Galapagos has never been afraid of reworking its pipeline or workforce to face the future. 2022 saw the Belgian biotech pivot to CAR-T therapies and then drop its kidney disease and fibrosis programs—the latter move coinciding with laying off 200 employees.
While last year was less disruptive for Galapagos, it appears the pace of change has ramped back up in 2024. In its full-year earnings report, the company revealed that the 100 layoffs hinted at back in October as a way to “streamline” operations have now taken place.
These roles were culled from “across the Galapagos organization” since the start of the year and were aimed at aligning with “Galapagos’ renewed focus on innovation,” the company said.
Galapagos also used the earnings report to disclose that it has decided to halt work on its CD19 CAR-T candidate aimed at refractory systemic lupus erythematosus. The release was light on details for the move, with Galapagos only ascribing the pipeline change to “strategic reasons.”
Back in November, Galapagos reported that “further progress” had been made in preparing to launch a phase 1b study of the CAR-T therapy, dubbed GLPG5101, in patients with refractory systemic lupus erythematosus. But there have been no updates since.
The biotech has also been testing GLPG5101 in patients with relapsed/refractory non-Hodgkin lymphoma. The company shared early data from phase 1 and 2 trials of the CAR-T therapy in this indication at the American Society of Hematology general meeting in December, claiming the “encouraging safety profile” and initial efficacy data showed “the potential of our CAR-T pipeline beyond these initial indications.”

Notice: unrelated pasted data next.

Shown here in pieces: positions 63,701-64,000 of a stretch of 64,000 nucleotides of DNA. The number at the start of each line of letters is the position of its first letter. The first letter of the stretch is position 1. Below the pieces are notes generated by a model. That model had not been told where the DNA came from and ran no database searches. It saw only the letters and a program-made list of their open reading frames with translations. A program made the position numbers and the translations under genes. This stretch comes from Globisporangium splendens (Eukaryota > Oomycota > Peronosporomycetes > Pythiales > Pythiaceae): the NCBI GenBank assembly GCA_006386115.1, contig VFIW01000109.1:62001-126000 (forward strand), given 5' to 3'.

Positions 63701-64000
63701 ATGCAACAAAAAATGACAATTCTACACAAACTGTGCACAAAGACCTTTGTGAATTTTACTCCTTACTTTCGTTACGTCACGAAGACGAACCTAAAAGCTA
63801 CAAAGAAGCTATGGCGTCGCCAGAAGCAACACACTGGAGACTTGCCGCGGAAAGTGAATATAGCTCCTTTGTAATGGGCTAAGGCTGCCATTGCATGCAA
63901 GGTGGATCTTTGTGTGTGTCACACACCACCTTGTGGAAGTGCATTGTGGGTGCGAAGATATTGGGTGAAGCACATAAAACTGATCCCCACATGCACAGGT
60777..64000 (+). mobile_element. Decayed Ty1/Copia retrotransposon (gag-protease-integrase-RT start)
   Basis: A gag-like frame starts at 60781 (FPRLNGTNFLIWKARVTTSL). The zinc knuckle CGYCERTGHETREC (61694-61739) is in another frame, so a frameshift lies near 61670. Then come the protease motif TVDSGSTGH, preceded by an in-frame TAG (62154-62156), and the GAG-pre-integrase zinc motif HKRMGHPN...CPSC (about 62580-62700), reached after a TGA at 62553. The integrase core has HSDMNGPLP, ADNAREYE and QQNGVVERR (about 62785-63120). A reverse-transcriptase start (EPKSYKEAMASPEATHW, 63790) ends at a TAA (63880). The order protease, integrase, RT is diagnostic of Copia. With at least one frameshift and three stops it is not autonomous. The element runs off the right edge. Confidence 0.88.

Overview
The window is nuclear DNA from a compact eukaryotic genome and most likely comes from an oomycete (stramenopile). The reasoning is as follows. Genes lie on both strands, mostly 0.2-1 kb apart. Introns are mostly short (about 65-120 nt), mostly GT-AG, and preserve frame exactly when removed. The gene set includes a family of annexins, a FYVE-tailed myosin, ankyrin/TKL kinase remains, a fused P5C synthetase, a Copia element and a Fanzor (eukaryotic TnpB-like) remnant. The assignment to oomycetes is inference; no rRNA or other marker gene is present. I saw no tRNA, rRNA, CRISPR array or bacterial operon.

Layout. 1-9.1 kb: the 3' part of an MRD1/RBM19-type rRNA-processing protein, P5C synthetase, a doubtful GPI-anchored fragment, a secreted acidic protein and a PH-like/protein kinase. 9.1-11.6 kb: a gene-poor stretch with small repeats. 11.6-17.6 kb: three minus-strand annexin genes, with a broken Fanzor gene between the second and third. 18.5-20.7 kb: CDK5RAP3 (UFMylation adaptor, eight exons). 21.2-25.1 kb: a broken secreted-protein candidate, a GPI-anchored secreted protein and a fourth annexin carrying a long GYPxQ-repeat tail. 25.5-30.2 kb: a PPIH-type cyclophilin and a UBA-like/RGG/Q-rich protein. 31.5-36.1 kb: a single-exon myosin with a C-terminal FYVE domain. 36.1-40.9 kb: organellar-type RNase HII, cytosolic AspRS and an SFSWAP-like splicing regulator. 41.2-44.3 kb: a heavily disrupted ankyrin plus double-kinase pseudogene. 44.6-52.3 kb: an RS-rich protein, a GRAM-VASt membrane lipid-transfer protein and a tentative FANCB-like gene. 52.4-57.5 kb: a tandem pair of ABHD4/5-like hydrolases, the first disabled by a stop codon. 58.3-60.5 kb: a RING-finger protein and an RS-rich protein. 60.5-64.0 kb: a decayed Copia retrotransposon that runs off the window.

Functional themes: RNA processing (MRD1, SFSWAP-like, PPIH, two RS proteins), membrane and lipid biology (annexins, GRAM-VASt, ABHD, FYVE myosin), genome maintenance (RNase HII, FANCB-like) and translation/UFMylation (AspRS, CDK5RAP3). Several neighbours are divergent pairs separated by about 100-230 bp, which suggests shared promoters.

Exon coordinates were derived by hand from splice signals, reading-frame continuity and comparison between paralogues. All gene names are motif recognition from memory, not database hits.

GLPG5101 isn’t the only candidate Galapagos was testing in systemic lupus erythematosus, however. The company has a selective tyrosine kinase inhibitor called GLPG3667 in a phase 2 trial for the autoimmune condition.
Elsewhere, the company has expanded its remit this year, kicking off 2024 with a $27 million upfront deal to use BridGene Biosciences’ chemoproteomics platform to discover new small molecules for cancer. When announcing in October that the once-promising JAK inhibitor Jyseleca would be transferred to Italy’s Alfasigma, Galapagos suggested that on top of the roughly 400 employees that would move with the drug, another 100 positions would be trimmed at some point.
The company still has plenty of money at hand. Galapagos entered the new year with 3.7 billion euros ($4 billion), which Chief Financial Officer and Chief Operating Officer Thad Huston described in yesterday’s earnings release as “a strong financial position.”
“We will continue to execute on business development opportunities and invest in our pipeline to drive value for all our stakeholders,” Huston added.